RIS ID

93922

Publication Details

Wainwright, D. J., Callaghan, D. P., Cowell, P., Dougherty, A. & Woodroffe, C. D. (2013). Probabilistic coastal hazard lines for risk based coastal assessment. Coasts and Ports 2013: 21st Australasian Coastal and Ocean Engineering Conference and the 14th Australasian Port and Harbour Conference (pp. 827-832). Australia: Engineers Australia.

Abstract

As part of a recent NCCARF funded project "Approaches to Risk Assessment on Australian Coasts", a modelling framework was developed which integrated geological, engineering and economic approaches for assessing the risk of climate change along the Australian Coast. This paper aims to demonstrate the working of the framework in deriving probabilistic coastal hazard lines. Within the framework, means for combining results from models that focus on the decadal to century time scale (geomorphic), and those that focus on the short term and seasonal time scales (storm bite and recovery) have been developed. This combination is necessary for the derivation of probabilistic hazard lines. The Narrabeen - Collaroy embayment on the northern beaches of Sydney was chosen as an appropriate study site due to its data rich nature, with directional wave records extending back 20 years, and ongoing repeated beach survey available since the mid 1970's. The site has been subject to extensive study over recent decades. To demonstrate operation of the framework two models with stochastic capabilities were adapted for use in the study. These are the Shoreface Translation Model (STM), for century scale geomorphic evolution, and the Joint Probability Method - Probabilistic Coastline Recession (JPM-PCR) for shorter term beach erosion and recovery. Both models are introduced and discussed. When projecting forward to future scenarios involving sea level rise, the framework also enables sea level rise over time to be input as a probabilistic variable. Recent research has also provided some guidance as to how this can be achieved using outputs from the most recent IPCC estimates. Overall, the research efforts have aimed to point a way forward that enables the quantitative assessment of coastal hazard likelihood for use in robust coastal risk assessment. This contrasts with present practice which typically adopts a more qualitative approach to risk assessment.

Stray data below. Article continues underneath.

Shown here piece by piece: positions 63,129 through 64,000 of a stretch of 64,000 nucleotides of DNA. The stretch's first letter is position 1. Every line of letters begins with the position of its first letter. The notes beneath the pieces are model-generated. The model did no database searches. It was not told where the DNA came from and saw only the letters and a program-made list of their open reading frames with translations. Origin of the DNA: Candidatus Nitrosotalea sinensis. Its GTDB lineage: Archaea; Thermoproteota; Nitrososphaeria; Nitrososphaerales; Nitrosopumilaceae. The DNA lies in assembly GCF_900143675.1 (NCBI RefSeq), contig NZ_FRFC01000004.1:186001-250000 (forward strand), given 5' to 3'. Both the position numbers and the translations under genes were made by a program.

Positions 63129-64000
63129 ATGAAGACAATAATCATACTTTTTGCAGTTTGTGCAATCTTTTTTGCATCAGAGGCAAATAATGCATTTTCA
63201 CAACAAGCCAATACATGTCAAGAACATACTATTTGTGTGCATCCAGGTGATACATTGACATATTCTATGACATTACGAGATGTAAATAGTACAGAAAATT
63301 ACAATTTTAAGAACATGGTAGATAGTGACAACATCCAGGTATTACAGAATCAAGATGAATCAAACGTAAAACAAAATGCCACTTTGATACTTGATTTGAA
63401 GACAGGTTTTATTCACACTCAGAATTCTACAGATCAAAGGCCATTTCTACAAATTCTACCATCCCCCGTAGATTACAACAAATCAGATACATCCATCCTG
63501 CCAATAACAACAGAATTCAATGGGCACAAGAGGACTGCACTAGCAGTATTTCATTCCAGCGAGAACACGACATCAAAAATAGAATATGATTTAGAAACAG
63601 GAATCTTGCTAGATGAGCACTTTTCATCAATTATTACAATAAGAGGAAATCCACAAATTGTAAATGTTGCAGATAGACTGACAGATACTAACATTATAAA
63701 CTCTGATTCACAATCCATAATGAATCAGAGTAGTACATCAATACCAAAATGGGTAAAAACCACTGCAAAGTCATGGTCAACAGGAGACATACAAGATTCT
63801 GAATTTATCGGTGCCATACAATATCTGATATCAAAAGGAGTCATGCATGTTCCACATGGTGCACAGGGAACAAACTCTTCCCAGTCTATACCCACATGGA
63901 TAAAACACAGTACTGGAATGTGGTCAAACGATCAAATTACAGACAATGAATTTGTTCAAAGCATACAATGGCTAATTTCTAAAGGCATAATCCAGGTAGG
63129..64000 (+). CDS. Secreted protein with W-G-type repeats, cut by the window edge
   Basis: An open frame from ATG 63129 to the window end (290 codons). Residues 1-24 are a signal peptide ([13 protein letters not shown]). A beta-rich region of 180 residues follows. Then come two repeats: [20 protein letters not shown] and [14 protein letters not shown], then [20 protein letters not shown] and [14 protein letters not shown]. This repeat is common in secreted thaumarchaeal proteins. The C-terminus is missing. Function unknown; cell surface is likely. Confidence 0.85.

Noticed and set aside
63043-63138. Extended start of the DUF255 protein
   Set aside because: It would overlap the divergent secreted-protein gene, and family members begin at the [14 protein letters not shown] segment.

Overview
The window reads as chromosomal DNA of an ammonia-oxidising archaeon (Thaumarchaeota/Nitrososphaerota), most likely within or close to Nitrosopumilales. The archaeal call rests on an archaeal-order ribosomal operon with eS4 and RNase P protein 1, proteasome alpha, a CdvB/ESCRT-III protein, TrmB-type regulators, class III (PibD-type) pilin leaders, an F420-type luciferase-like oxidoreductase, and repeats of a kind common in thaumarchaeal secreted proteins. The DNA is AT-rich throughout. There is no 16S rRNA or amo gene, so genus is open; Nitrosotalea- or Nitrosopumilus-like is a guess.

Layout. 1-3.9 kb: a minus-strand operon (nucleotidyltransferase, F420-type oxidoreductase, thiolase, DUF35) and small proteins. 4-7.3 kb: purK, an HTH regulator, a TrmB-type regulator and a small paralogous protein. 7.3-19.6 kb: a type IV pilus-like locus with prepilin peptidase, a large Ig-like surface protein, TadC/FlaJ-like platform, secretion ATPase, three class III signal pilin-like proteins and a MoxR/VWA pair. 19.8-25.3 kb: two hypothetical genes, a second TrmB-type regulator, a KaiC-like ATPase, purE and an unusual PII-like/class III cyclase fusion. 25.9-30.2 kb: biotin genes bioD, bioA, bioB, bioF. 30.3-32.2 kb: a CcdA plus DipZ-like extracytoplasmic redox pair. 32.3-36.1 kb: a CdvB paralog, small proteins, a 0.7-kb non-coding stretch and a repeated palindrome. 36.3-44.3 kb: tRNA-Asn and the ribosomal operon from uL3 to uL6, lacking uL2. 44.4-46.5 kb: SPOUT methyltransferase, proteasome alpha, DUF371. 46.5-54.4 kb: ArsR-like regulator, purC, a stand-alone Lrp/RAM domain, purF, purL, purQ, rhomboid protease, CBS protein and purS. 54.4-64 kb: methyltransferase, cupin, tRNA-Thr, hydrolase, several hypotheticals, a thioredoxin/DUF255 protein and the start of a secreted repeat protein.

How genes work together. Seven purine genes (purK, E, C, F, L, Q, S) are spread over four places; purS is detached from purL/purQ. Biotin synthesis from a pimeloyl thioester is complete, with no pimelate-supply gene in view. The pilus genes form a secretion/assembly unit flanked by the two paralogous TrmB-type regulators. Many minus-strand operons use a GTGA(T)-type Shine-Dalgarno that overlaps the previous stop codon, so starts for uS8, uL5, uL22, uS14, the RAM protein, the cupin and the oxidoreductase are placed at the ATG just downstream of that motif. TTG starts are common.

Link to publisher version (URL)

Coasts and Ports 2013

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